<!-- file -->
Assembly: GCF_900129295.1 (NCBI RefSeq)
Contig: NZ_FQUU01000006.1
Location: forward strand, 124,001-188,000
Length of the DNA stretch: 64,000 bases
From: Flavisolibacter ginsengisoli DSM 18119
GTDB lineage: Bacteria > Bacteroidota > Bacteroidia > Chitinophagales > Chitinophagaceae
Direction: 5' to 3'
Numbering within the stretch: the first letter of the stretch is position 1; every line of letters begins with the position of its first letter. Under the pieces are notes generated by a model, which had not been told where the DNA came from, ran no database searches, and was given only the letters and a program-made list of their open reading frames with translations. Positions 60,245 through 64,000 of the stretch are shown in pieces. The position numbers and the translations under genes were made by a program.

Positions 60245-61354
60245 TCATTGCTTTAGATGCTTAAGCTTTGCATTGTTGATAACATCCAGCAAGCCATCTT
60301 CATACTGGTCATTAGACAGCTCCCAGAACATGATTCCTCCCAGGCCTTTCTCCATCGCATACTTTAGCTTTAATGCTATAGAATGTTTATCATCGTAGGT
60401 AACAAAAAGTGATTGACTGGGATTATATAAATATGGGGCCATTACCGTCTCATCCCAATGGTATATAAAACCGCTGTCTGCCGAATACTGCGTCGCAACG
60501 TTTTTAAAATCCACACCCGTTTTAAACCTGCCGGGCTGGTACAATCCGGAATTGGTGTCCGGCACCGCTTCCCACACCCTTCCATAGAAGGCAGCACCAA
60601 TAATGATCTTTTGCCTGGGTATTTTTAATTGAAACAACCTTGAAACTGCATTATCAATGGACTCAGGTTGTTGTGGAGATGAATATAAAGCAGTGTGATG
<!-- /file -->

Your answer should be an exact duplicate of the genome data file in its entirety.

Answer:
Assembly: GCF_900129295.1 (NCBI RefSeq)
Contig: NZ_FQUU01000006.1
Location: forward strand, 124,001-188,000
Length of the DNA stretch: 64,000 bases
From: Flavisolibacter ginsengisoli DSM 18119
GTDB lineage: Bacteria > Bacteroidota > Bacteroidia > Chitinophagales > Chitinophagaceae
Direction: 5' to 3'
Numbering within the stretch: the first letter of the stretch is position 1; every line of letters begins with the position of its first letter. Under the pieces are notes generated by a model, which had not been told where the DNA came from, ran no database searches, and was given only the letters and a program-made list of their open reading frames with translations. Positions 60,245 through 64,000 of the stretch are shown in pieces. The position numbers and the translations under genes were made by a program.

Positions 60245-61354
60245 TCATTGCTTTAGATGCTTAAGCTTTGCATTGTTGATAACATCCAGCAAGCCATCTT
60301 CATACTGGTCATTAGACAGCTCCCAGAACATGATTCCTCCCAGGCCTTTCTCCATCGCATACTTTAGCTTTAATGCTATAGAATGTTTATCATCGTAGGT
60401 AACAAAAAGTGATTGACTGGGATTATATAAATATGGGGCCATTACCGTCTCATCCCAATGGTATATAAAACCGCTGTCTGCCGAATACTGCGTCGCAACG
60501 TTTTTAAAATCCACACCCGTTTTAAACCTGCCGGGCTGGTACAATCCGGAATTGGTGTCCGGCACCGCTTCCCACACCCTTCCATAGAAGGCAGCACCAA
60601 TAATGATCTTTTGCCTGGGTATTTTTAATTGAAACAACCTTGAAACTGCATTATCAATGGACTCAGGTTGTTGTGGAGATGAATATAAAGCAGTGTGATG